For any new business the easiest way to get a foothold in a saturated market is by unbundling a very specific feature for a very specific audience and doing it better than the large established players. As the market grows and your business matures, you add more features and start bundling everything in your industry. The cycle continues. The unbundling-bundling evolution will never cease.
Unbundling can be done based on geography, user demography, product category or a particular feature. Whatsapp is a great example of unbundling of chat from social network and only for your phonebook contacts. Ixigo started as price comparison for flights, then bundled all forms of travel comparison and is now bundling reviews, all this while focusing on a single geography and single industry of travel decisions.
In eCommerce in India, unbundling has failed big time. Most vertical commerce players haven’t survived. The basic reason for this might be the fact that when unbundling based on product category, a major component of fixed costs remains same. Since the game is about scale, the economics does not work out if you try execute a single category better than the market leader. Have we seen any vertical ecommerce player adding more value than FlipKart/Amazon/Myntra and not survived? Zivame has done a focused execution and seems to be surviving.
The parameter you choose to unbundle on is very important. A lot of times unbundling can only get you noticed, you have bundle up to justify economics and user behavior.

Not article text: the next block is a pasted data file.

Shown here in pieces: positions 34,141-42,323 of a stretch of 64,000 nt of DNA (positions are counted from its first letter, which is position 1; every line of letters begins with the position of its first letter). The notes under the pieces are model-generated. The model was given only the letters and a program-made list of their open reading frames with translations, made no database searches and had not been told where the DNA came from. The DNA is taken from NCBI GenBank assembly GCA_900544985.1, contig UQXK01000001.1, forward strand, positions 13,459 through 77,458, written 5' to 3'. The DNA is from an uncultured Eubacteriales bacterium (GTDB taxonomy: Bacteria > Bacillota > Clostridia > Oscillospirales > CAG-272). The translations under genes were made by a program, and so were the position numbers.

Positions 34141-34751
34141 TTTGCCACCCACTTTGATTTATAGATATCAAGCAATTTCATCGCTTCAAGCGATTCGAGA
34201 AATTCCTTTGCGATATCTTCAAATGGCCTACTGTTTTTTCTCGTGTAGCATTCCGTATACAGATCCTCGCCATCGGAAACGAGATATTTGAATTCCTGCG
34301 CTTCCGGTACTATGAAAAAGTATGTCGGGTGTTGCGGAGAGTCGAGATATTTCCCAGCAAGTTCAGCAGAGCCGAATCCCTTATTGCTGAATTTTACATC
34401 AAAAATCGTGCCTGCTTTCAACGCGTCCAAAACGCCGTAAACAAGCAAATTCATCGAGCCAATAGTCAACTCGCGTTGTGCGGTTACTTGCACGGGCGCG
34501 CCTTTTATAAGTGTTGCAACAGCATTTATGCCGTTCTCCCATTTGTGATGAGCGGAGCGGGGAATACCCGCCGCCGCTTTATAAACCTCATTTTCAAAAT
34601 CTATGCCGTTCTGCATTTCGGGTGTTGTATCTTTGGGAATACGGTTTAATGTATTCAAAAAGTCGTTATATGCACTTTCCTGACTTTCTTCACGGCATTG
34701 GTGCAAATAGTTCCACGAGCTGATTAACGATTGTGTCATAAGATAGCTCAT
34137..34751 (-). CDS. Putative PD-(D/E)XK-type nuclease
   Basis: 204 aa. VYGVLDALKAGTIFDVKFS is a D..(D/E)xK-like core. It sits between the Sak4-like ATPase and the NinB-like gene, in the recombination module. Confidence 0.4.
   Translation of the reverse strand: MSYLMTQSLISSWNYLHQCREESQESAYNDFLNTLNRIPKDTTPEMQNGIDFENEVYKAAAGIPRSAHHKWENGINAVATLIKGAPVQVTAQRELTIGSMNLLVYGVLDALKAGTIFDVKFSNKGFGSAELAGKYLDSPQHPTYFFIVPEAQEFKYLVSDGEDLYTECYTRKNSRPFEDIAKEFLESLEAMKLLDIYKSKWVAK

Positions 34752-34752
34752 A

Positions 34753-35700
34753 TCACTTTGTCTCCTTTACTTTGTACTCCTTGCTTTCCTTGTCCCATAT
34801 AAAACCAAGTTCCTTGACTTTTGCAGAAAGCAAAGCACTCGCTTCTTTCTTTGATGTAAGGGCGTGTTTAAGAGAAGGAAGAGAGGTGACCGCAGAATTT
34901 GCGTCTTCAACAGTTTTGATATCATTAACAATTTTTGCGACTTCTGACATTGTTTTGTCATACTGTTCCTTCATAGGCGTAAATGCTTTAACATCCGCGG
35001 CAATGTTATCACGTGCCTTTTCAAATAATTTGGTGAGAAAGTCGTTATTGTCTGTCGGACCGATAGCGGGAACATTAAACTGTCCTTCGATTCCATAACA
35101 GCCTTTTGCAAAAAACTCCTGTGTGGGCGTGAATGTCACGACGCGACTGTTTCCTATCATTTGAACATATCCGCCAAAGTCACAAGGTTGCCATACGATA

Paytm is taking a bold step of unbundling based on user interface. Paytm’s marketplace is available only on mobile app. We will have to wait to see how it pans out.
Good part of unbundling is that it lets you keep a smaller audience 100% happy and grow there on, rather than keeping a larger audience partially happy. As Paul Graham says, “it’s easier to expand user-wise than satisfaction-wise”. The way to evaluate the scalability of business is to see how easily can more geography, user, target product be bundled up.
Unbundling lets you get deep into a vertical, the way FlipKart did with books. Though, there is an issue of market positioning when you later try to bundle more target products. MakeMyTrip faced this challenge trying to re-position from a flight booking site to a holiday booking site. You could mean different things to different users but one user is going to remember you for just one thing – you have a choice of how broad or narrow you want that to be. TripAdvisor, as a company, is focused on travel decision making but it maintains 17 websites, each solving a different travel need with minor overlap, to avoid any dilution in individual value proposition.
Examples of successful unbundling that might happen in India –
- While some players, like FindYogi, are trying to crack the buying decision problem, Roposo is taking a crack only at the influencing female fashion.
- There is Holidify that is trying to crack only the first step of travel planning – “where to go”.